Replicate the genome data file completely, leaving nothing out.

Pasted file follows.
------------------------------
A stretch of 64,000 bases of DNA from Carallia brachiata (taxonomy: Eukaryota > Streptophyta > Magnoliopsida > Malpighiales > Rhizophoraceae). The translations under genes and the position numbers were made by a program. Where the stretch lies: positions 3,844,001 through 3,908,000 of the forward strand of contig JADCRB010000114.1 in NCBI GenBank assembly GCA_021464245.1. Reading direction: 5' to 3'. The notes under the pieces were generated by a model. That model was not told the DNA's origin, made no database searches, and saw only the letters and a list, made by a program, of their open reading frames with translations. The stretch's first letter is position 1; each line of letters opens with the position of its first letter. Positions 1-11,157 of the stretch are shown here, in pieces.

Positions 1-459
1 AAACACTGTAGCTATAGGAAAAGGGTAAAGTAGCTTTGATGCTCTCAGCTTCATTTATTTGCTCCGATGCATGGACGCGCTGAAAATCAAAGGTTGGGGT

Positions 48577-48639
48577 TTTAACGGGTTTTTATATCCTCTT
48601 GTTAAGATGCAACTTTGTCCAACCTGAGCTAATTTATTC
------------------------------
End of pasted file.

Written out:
A stretch of 64,000 bases of DNA from Carallia brachiata (taxonomy: Eukaryota > Streptophyta > Magnoliopsida > Malpighiales > Rhizophoraceae). The translations under genes and the position numbers were made by a program. Where the stretch lies: positions 3,844,001 through 3,908,000 of the forward strand of contig JADCRB010000114.1 in NCBI GenBank assembly GCA_021464245.1. Reading direction: 5' to 3'. The notes under the pieces were generated by a model. That model was not told the DNA's origin, made no database searches, and saw only the letters and a list, made by a program, of their open reading frames with translations. The stretch's first letter is position 1; each line of letters opens with the position of its first letter. Positions 1-11,157 of the stretch are shown here, in pieces.

Positions 1-459
1 AAACACTGTAGCTATAGGAAAAGGGTAAAGTAGCTTTGATGCTCTCAGCTTCATTTATTTGCTCCGATGCATGGACGCGCTGAAAATCAAAGGTTGGGGT

Positions 48577-48639
48577 TTTAACGGGTTTTTATATCCTCTT
48601 GTTAAGATGCAACTTTGTCCAACCTGAGCTAATTTATTC